There are logical steps to take in bidding out your painting, decorating, and
drywall finishing work. The contractors whom you consider for your project
will respect your efforts to organize an efficient and fair selection
process…while you will enjoy the dual rewards of hiring a qualified
company and paying a reasonable price!
There are many advantages to hiring a professional painting or drywall finishing
contractor…not the least of which is getting the job done promptly and neatly.
Too often, a homeowner with the best of intentions commences a project that goes on
endlessly…and ends up looking terrible. Likewise, a business owner may be
tempted to have employees do the painting or drywall work, which is a poor use of
their time and company money.
A professional’s touch will make a very visible difference for what it costs…by
avoiding paint on your carpets, crooked wallpaper, bad taping and other quality control
and workmanship problems.
Bringing in a “pro” is, ideally, a process…not an event. It should be
handled in an orderly manner to get the best results. Our Seven Rules for managing the
bidding process can help protect both your property and your wallet.
1. Define the Scope of Work
One common customer error is failing to develop a clear concept of the project. The scope
of work must be put in writing. Make an itemized list, with specifications for materials
to be used. This will allow competing contractors to all render bids that can be compared
“apples to apples.” If you tell three contractors three different stories about
what you want done, you will get three bids that cannot be intelligently compared to one
another. You should be open to options and suggestions, however.
2. Shop for Qualified Bidders
Ask people you know for names of contractors they may be able to recommend…tradesmen
they have worked with satisfactorily in the past. Call the trade association for painting,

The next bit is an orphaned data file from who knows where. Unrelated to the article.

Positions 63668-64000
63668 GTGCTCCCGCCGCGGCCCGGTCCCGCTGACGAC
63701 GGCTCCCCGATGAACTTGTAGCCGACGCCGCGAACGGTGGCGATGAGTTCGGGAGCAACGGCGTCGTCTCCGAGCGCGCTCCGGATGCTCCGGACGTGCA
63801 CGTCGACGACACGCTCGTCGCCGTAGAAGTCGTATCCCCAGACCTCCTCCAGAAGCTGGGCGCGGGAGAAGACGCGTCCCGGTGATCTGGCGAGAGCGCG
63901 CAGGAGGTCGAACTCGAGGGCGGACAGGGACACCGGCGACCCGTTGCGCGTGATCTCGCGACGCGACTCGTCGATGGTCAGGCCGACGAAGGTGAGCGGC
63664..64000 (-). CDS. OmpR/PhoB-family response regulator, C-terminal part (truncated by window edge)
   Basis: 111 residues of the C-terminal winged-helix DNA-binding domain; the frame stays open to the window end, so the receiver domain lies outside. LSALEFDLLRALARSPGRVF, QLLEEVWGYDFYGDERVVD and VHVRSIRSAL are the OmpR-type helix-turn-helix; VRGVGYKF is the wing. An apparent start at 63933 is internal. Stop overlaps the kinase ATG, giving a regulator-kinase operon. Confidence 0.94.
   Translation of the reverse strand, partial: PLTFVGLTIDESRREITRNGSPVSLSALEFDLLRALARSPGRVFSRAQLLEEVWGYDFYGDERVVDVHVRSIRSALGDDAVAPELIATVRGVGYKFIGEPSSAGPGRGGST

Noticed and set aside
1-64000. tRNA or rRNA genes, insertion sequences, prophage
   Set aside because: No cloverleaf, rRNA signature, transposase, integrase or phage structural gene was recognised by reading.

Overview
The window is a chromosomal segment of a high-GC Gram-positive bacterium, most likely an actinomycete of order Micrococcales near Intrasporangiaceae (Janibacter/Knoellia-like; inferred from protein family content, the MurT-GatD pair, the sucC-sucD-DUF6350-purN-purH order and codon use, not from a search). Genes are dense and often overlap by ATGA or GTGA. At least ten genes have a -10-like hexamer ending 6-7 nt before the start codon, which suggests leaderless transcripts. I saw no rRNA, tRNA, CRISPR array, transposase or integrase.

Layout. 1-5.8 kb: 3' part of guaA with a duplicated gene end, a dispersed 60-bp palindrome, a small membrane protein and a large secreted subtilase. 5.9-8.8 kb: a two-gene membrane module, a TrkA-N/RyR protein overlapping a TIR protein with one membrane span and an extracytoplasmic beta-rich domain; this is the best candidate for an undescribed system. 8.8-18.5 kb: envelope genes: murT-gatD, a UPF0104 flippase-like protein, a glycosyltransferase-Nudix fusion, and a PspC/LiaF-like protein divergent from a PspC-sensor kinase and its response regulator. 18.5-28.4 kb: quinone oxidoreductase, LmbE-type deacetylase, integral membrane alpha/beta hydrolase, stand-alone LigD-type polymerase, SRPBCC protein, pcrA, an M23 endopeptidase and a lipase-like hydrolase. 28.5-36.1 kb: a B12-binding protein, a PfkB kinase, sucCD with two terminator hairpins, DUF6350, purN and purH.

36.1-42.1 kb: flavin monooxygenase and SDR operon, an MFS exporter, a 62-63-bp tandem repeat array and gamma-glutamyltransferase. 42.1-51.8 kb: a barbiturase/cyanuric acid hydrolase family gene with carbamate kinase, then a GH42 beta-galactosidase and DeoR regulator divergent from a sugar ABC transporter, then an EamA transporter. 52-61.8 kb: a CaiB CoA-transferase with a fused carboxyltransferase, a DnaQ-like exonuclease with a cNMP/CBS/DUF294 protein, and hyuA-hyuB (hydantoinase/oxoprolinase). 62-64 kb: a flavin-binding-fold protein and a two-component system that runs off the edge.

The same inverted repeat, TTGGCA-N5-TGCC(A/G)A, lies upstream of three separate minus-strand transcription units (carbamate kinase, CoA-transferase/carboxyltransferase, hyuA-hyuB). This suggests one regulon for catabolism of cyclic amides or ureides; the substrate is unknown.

decorating, and drywall finishing contractors to request a Directory of Members…several
of whom may be located nearby. It is called “FCAC” (which means
Finishing Contractors Association of Chicago). Call 630/393-1313 for
Chicago area contractors.
3. Ask for References
Any contractor should be proud to provide customer references upon request, as part of a
the bid package. You should check those references; call for verifications. Ask about
workmanship, timely completion, pricing, and so forth.
4. Ask for Samples
A professional contractor may be able to furnish sample boards of his work, or invite
the customer to visit an office showroom or current jobsites. Someone who gives a blank
stare when asked about samples should be shown the door.
5. Verify Insurance Coverage
An insurance certificate should routinely be requested as part of the bid package.
A million dollars of liability coverage is not usually considered excessive. Beware of
the contractor who does not carry insurance protection!
6. Verify Other Credentials
Ask the contractor to provide other business credentials, such as memberships in his
Chamber of Commerce or FCA of Chicago. As Union contractors, you can call Painters’
District Council No. 14 in Chicago (312/421-0046) to verify that prospective contractor
firms are in good standing. You should only hire a contractor that is very conscientious
about paying wages and benefits to employees.
7. Throw Out Extremely Low Bids
It is a good policy to get at least three bids for a major project. It is, conversely,
wise to throw out any bid that is suspiciously lower than the others. There are a few
unscrupulous operators in the business who make a practice of “lowballing” a
bid to get the job…then the workmanship suffers, or the price rises through extra fees.
SUMMARY & CONCLUSIONS
Timing can be very helpful in contractor dealings, for the best pricing is usually
available in the off-season. It pays to be prepared and business-like with contractors by
preparing a written description of the scope of work. Do your homework before giving the
job to anyone…be sure all bid documents are in order, check references, and donrsquo;t
assume that the low bidder should get the job.
With respect to contractors, as in other service industries, the old adage, “You get
what you pay for,” still applies. By following our Seven Rules, you can get both a
quality job and your money’s worth…which is really the best of both worlds!